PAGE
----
Recommendation: Junior high and up. I do recommend that parents read and discuss it with their children.

Disclosure: I did receive a free copy of this book in exchange for my honest review.


Peer Pressure vs True Friends (Surviving Primary School)

Peer Pressure vs. True Friends (Surviving Primary School) 
     by Dr. Orly Katz

Blurb (Taken from an email sent to me by the author):
The book deals with everyday issues such as: self esteem, peer pressure Vs. true friend, body language intuition & leadership, positive thinking, and more…And includes true life stories about growing up with tips, helpful rules, Illustrations, simple to do exercises and fun ‘test yourself’ questionnaires.”

My Review:

This is a great book for elementary school children. It is written to help children take control of their environment, to not be victims, to stand up for themselves, and to feel confident about themselves.  It says ages 9-13, which is about 3rd to 7th grade; I would feel comfortable reading it with my seven-year-old, who is going into second grade. This book is well written, and is written in a way that kids will relate to. It doesn’t talk down to the children, yet it is written on their level so they will understand.  Dr. Katz uses many examples of situations that may occur in elementary school and how to handle them. I love the chapter about saying “no” to things if they will put us in bad situations. I also enjoyed the chapter on Energy Drains. I think it is really good for kids to know the difference between tattling and reporting. When I was teaching I hated the endless, “He did this…” or “She did that…” My students knew I did not like tattling. My kids know the same thing now. However, reporting things like abuse or bullying is a completely different story, and it’s so important for children to know the difference. These are just a couple of examples of what is discussed in this book. I think it is a great resource for parents and teachers alike. I will definitely be reading it to my children. It will be a good way to open the door for discussion on each of these topics. I think as parents we sometimes struggle with how to discuss the hard stuff, and this book makes it a lot easier. It could be read silently by the children, but I think it’s one that will be more effective if parents read it with their children. There are questions at the end of the chapters for the children to answer to find out where they stand on each issue, and I think it could be eye-opening for some children. I highly recommend this book.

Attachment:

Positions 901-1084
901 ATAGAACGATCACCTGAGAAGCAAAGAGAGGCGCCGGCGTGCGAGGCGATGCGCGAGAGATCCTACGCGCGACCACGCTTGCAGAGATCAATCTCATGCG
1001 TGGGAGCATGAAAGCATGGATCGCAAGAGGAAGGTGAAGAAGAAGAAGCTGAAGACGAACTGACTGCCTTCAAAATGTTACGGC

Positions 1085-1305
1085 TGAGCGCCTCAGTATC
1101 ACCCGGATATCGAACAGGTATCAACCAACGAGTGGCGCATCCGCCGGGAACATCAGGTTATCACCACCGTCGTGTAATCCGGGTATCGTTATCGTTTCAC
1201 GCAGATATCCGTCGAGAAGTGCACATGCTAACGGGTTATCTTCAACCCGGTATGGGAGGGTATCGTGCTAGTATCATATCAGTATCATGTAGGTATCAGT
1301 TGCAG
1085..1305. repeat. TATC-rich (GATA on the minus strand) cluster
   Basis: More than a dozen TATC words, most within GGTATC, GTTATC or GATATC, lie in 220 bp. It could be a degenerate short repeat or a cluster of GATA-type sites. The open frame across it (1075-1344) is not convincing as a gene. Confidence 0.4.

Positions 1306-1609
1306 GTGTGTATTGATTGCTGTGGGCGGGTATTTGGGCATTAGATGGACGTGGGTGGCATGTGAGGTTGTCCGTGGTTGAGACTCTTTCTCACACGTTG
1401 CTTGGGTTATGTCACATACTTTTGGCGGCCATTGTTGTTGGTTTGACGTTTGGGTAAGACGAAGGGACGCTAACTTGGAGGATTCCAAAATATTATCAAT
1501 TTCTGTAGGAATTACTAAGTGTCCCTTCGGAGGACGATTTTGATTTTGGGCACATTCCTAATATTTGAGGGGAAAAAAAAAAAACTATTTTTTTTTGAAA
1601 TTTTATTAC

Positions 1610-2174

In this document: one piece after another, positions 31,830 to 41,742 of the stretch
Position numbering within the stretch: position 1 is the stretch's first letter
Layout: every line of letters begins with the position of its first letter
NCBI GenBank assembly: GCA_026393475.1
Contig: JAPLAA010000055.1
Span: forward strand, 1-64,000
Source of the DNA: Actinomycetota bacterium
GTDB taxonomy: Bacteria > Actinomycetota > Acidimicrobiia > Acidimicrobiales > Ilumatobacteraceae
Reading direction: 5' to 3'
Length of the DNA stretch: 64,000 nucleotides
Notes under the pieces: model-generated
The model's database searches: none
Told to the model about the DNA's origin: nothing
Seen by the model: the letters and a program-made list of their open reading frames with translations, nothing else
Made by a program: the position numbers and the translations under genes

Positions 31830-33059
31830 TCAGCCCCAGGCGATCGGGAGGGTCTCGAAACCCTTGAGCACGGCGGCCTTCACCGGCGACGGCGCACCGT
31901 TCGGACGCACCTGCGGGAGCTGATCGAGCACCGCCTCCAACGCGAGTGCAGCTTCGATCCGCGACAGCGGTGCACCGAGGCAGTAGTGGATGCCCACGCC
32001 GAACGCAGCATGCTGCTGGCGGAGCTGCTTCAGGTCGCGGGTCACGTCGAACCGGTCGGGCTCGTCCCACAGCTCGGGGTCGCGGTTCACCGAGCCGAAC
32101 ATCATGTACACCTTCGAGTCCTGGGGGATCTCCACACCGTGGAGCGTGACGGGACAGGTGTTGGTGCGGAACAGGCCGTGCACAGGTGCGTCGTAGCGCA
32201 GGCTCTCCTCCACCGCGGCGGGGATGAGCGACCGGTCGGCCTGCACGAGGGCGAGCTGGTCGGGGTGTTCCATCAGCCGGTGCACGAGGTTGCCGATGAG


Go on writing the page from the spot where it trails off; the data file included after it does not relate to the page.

Rating: PG (Totally clean! It does discuss some difficult topics though.)

Recommendation Second grade (about 7 year-old) and up

Disclosure: I did receive a free copy of this book in exchange for my honest review.


Gift From The Sea

Gift From The Sea by Anne Morrow Lindbergh

Blurb:
“In this inimitable, beloved classic–graceful, lucid and lyrical–Anne Morrow Lindbergh shares her meditations on youth and age; love and marriage; peace, solitude and contentment as she set them down during a brief vacation by the sea. Drawing inspiration from the shells on the shore, Lindbergh’s musings on the shape of a woman’s life bring new understanding to both men and women at any stage of life. A mother of five, an acclaimed writer and a pioneering aviator, Lindbergh casts an unsentimental eye on the trappings of modernity that threaten to overwhelm us: the time-saving gadgets that complicate rather than simplify, the multiple commitments that take us from our families. And by recording her thoughts during a brief escape from everyday demands, she helps readers find a space for contemplation and creativity within their own lives. With great wisdom and insight Lindbergh describes the shifting shapes of relationships and marriage, presenting a vision of life as it is lived in an enduring and evolving partnership. A groundbreaking, best-selling work when it was originally published in 1955, Gift from the Sea continues to be discovered by new generations of readers.”